Impact of workplace violence on South Korean nurses' turnover intention: Mediating and moderating roles of depressive symptoms

Yanghee Pang, Hyunju Dan, Hyunseon Jeong, Oksoo Kim

Research output: Contribution to journalArticlepeer-review

7 Scopus citations


Aim: To identify the mediating and moderating roles of depressive symptoms in the relationship between workplace violence and nurses' turnover intention in South Korea. Background: Workplace violence and depressive symptoms are known to influence turnover intentionsof employees. Introduction: Among healthcare workers, nurses may be at the greatest risk of exposure to workplace violence because they have frequent contact with patients and families of patients. Depressive symptoms reported to be related to workplace violence are one set of factors affecting turnover intention. Methods: A cross-sectional study was designed and employed to investigate mediation and moderation roles of depressive symptoms between workplace violence and turnover intention. Results: Verbal violence and sexual harassment increased depressive symptoms, which in turn increased turnover intentions in a sample of Korean nurses. Depressive symptoms showed partial mediation effects between verbal violence and sexual harassment and turnover intention. Depressive symptoms showed moderating effects on sexual harassment and turnover intention. Discussion: It is necessary to reduce turnover intention not only by preventing violence but also by managing depressive symptoms in nurses who have experienced verbal violence and sexual harassment. Conclusion: Depressive symptoms were shown to have a mediating and moderation roles on the relationship between WPV and turnover intention. Implications for nursing and health policy: Hospital managers such as hospital and nursing directors should provide effective policies to prevent verbal violence and sexual harassment to reduce turnover intention in the workplace. It is needed to educate patients and patient caregivers about the importance of preventing violence against nurses. Policies should be established to provide regular check-ups for depressive symptoms and psychological support for nurses who have experienced WPV.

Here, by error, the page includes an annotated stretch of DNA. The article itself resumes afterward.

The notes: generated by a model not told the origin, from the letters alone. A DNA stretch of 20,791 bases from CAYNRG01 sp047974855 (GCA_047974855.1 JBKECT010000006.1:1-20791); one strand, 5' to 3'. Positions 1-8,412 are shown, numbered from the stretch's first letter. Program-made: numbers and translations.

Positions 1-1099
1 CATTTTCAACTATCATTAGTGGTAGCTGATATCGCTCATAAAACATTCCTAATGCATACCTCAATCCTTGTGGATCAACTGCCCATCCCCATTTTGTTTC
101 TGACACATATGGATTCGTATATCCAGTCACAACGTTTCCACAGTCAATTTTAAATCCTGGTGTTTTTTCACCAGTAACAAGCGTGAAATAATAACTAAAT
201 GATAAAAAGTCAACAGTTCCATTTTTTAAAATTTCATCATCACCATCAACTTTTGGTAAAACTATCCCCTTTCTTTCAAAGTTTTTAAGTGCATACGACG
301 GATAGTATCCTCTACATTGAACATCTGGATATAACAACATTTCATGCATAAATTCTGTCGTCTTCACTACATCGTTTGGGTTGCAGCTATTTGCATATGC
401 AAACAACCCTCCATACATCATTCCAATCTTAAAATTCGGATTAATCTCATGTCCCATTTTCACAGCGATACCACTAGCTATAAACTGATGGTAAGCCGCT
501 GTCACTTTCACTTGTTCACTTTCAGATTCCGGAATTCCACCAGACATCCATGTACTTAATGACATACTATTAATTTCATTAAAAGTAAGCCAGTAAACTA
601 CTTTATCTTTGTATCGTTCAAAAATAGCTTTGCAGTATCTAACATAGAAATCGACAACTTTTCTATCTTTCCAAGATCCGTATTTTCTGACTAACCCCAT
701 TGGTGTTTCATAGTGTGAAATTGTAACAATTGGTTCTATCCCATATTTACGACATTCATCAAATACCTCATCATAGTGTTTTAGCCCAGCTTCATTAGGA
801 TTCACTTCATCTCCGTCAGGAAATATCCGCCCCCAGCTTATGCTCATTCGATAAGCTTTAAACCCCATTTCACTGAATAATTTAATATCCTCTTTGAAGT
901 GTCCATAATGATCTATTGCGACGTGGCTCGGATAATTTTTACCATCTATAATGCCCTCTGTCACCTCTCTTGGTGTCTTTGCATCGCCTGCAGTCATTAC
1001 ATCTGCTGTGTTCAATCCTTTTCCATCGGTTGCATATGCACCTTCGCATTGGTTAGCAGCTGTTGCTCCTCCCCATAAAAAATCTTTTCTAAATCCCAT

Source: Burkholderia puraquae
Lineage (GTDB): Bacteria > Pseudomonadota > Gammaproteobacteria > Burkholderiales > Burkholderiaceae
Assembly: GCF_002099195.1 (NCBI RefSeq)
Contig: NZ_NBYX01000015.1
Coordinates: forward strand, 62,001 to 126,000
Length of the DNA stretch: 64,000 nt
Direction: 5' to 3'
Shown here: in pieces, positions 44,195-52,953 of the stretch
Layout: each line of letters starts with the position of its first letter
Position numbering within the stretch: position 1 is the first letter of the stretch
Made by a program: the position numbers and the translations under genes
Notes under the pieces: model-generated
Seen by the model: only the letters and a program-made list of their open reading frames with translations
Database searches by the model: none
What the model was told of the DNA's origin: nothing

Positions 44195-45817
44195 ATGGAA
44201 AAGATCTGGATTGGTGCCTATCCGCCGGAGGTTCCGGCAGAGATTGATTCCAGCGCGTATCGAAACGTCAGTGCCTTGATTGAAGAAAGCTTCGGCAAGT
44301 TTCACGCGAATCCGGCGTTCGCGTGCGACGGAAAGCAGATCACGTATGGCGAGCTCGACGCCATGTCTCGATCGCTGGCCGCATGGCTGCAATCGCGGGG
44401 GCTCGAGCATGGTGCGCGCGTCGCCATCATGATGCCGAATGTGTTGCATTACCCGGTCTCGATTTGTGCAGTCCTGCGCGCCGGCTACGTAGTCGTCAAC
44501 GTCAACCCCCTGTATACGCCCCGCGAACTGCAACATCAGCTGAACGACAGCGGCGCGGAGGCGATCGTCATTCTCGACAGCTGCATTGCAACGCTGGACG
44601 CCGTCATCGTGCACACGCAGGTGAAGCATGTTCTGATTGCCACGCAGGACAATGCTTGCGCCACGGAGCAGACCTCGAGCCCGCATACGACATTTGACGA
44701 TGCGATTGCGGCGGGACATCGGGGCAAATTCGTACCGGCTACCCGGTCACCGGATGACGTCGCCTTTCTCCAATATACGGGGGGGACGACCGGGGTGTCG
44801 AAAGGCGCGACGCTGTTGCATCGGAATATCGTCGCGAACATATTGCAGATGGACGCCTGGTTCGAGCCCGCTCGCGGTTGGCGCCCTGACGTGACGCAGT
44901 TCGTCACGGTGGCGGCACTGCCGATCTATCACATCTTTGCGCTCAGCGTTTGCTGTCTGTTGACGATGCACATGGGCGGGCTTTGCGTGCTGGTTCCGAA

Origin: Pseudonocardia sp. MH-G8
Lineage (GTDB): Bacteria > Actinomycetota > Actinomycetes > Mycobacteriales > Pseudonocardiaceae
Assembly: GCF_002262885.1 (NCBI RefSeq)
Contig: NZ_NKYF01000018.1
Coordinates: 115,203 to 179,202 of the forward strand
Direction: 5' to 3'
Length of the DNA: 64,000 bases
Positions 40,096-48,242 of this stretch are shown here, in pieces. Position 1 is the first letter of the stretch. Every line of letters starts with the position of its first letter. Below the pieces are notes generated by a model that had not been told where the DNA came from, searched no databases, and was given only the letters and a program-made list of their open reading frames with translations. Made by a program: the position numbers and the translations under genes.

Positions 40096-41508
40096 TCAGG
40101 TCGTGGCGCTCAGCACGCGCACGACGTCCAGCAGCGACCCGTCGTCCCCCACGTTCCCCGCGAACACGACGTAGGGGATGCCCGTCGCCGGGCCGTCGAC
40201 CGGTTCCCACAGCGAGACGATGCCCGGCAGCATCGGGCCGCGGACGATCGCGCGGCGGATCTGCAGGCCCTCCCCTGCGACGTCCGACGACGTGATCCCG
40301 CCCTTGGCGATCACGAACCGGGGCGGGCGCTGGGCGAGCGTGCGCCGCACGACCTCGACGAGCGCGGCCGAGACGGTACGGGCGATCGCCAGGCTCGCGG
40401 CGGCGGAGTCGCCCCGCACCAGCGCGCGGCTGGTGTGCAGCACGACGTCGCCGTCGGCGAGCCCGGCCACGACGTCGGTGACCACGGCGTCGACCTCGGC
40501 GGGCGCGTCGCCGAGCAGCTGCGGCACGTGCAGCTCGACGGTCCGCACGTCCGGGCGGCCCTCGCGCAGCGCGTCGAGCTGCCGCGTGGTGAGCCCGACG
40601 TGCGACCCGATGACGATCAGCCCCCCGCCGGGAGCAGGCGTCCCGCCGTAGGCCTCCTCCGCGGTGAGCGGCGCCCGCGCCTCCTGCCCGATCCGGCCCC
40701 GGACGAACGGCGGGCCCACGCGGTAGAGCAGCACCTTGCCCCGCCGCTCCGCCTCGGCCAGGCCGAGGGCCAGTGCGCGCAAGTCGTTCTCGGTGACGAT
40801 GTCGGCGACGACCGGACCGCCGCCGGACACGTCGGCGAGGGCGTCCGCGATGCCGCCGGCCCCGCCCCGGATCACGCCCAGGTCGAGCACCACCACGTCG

Original languageEnglish
Pages (from-to)211-218
Number of pages8
JournalInternational Nursing Review
Issue number2
StatePublished - Jun 2023

Bibliographical note

Funding Information:
This study was supported by a fund (2016‐ER6305‐01) by Research of the Korea National Institute of Health.

Publisher Copyright:
© 2022 International Council of Nurses.


  • Depressive symptoms
  • nurses
  • sexual harassment
  • turnover intention
  • verbal violence
  • workplace violence


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